As for the electrodes, well thats the most difficult part. I can tell you what methods I have used before for making the electrodes for PEM fuel cells, and the same may work for DBFCs but I'm not sure. You can use Pt/C for the catalyst, and while it works the best, its not the only option. Iron tetramethoxyphenyl porphyrin (FeTMPP), Ag, and Ni have been shown to work well in DBFCs although I don't believe they perform as well.

    As for your fuel cell size, if you're shooting for 100 watts of power you are most definitely going to want to go with a fuel cell stack unless you have a very good DC-DC converter or a load that likes to run at 0.5V and 200amps. Now this is where the serious engineering comes in. Because NaBH4 is electrically conductive, its can be very difficult to design a fuel cell stack that won't short itself out. A lot of thought will need to go into the manifolding and sealing in order to make sure the stack doesn't kill itself. You may even want to first try building a smaller low power FC stack or individual fuel cell to help with the learning curve.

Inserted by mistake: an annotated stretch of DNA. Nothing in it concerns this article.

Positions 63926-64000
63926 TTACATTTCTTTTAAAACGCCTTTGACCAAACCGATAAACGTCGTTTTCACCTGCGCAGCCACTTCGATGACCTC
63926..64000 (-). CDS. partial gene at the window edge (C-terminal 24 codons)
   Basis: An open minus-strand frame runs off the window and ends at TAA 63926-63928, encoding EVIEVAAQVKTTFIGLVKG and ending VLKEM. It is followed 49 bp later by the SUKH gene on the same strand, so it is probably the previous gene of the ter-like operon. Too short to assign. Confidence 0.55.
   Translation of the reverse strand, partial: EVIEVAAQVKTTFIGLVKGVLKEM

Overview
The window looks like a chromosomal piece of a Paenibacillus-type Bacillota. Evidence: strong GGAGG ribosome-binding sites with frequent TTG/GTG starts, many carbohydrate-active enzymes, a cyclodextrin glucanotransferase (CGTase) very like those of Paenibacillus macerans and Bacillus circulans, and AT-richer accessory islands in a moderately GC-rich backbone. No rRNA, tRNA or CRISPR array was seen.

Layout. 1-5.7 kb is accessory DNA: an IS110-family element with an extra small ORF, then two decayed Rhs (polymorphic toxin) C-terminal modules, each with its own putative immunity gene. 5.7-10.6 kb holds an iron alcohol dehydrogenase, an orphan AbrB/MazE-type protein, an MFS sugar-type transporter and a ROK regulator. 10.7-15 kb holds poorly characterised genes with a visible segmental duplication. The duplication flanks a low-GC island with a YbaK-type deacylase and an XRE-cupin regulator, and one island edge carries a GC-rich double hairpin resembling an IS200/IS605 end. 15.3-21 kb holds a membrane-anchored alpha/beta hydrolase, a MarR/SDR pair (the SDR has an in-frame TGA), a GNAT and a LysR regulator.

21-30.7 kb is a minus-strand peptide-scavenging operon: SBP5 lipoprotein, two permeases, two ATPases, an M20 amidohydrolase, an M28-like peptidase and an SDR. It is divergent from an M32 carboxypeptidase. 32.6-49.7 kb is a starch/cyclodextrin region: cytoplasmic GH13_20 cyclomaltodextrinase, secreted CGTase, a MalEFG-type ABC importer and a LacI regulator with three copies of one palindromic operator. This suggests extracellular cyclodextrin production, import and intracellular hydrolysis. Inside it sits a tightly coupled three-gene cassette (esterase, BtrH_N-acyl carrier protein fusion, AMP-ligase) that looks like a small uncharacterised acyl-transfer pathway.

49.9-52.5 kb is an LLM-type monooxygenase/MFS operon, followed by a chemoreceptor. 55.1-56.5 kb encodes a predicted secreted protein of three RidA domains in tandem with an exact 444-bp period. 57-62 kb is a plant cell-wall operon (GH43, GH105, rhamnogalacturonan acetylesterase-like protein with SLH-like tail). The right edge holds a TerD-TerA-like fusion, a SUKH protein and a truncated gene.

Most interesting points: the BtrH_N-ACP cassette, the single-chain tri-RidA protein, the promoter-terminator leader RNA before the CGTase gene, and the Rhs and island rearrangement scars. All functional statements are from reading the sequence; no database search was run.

Last edited by a moderator: May 5, 2017
  9. Oct 28, 2010 #8
    I'm pretty sure I can get all the materials and maybe even some alternatives to see if there are any differences between each setup. As for lowering the power how about something that produces only 10 watts, would a single cell be able to produce this or will I need a stack even for this amount of power?

    Could you tell me about the order the layers need to be arranged in?
  10. Nov 1, 2010 #9
    You could probably get 10W out a single cell but I think the smallest active area you could do it with is 50cm^2 probably.

    The layers go something like;

    end plate - current collector - mono/bipolar plate - diffusion media - electrode - membrane - electrode - diffusion media - mono/bipolar plate -current collector - end plate
  11. Jan 3, 2011 #10
    The fuel cell idea is on hold at the moment, I've had a lot of coursework and exams to work on. That's why there has been a long delay in replying.

    Also thanks for listing the layers that need to be in each cell but do you think that you can say what the material of each layer should be?
    As for you mentioning using platinum-carbon catalysts, I thought that one of the advantages of using a DBFC is not having to use an expensive catalyst.

    Is there a possibility for you to build a small one for me? Obviously, I could pay for the parts and labor.